SPORTS

Students walk out of school to protest district decision to retire divisive Redskins nickname

03/19/2015 03:36 EDT | Updated 05/19/2015 05:59 EDT
LANCASTER, N.Y. - About 300 students walked out of their western New York school and through the streets on Thursday in protest of their district's decision to retire the Redskins nickname because it offends some Native Americans.

At times chanting "Let's go Redskins!" the students gathered at the start of school and walked into the village of Lancaster before returning to campus. Among their signs were ones saying "School board speak with forked tongue" and "Once a Redskin, always a Redskin."

The protest followed a vote earlier this week by the Lancaster Central School Board to retire the nickname after more than 60 years. The suburban Buffalo district had been phasing it out the past few years but was under increasing pressure to do away with it altogether. Monday's special session of the board was called after three neighbouring districts with Native American students announced they would boycott lacrosse games against Lancaster.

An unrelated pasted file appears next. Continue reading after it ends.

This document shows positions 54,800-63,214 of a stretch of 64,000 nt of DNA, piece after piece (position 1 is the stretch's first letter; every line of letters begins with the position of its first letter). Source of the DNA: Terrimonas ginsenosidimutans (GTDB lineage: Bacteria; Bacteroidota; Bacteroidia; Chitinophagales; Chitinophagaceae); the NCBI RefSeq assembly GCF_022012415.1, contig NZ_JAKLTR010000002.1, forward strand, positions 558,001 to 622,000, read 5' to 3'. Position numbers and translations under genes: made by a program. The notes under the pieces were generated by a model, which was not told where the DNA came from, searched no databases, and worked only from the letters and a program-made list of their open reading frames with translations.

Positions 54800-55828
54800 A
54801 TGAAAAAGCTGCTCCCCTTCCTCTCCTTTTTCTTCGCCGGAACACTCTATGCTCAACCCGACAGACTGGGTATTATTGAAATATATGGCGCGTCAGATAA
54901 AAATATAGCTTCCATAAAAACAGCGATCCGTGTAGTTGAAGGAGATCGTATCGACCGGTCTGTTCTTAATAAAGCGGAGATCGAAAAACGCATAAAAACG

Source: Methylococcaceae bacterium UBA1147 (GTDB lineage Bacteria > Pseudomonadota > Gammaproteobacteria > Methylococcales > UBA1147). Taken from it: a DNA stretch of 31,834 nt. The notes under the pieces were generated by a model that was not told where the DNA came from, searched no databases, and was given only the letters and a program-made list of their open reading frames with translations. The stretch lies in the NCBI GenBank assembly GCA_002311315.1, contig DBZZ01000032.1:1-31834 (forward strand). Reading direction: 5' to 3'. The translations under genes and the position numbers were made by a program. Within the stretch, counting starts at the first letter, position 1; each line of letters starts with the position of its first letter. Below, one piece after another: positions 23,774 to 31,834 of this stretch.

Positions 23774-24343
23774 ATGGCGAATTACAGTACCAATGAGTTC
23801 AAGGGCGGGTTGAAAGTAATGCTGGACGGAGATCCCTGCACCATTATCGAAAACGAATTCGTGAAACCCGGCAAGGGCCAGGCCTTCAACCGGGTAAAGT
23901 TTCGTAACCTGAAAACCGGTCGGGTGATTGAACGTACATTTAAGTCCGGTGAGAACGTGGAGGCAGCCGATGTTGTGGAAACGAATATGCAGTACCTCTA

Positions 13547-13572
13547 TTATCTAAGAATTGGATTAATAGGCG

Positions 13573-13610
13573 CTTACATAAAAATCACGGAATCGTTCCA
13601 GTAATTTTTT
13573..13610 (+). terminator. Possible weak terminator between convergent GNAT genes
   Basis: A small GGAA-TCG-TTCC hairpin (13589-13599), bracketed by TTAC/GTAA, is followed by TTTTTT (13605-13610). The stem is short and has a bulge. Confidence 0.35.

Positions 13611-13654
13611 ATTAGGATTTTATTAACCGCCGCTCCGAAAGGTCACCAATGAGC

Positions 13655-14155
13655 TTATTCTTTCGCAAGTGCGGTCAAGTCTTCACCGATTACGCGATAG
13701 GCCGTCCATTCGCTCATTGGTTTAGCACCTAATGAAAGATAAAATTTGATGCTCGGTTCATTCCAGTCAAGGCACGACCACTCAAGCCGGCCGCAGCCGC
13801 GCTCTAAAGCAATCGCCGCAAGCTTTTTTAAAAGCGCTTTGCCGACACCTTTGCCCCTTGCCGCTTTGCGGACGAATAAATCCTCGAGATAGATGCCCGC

The protesters said students had never used the term Redskins in a derogatory way and considered the name, and logo of a Native American man's face, a source of school pride.

Superintendent Michael Vallely said about 200 high school students and 100 from the middle school participated in Thursday's walkout. The district has nearly 2,000 students.

"We realize that traditions are sometimes hard to leave behind," Vallely said in a statement, "but we do need to rethink traditions when they have become hurtful and perceived as disrespectful of others, even unintentionally."

The district said students would be involved in creating a new mascot and logo.

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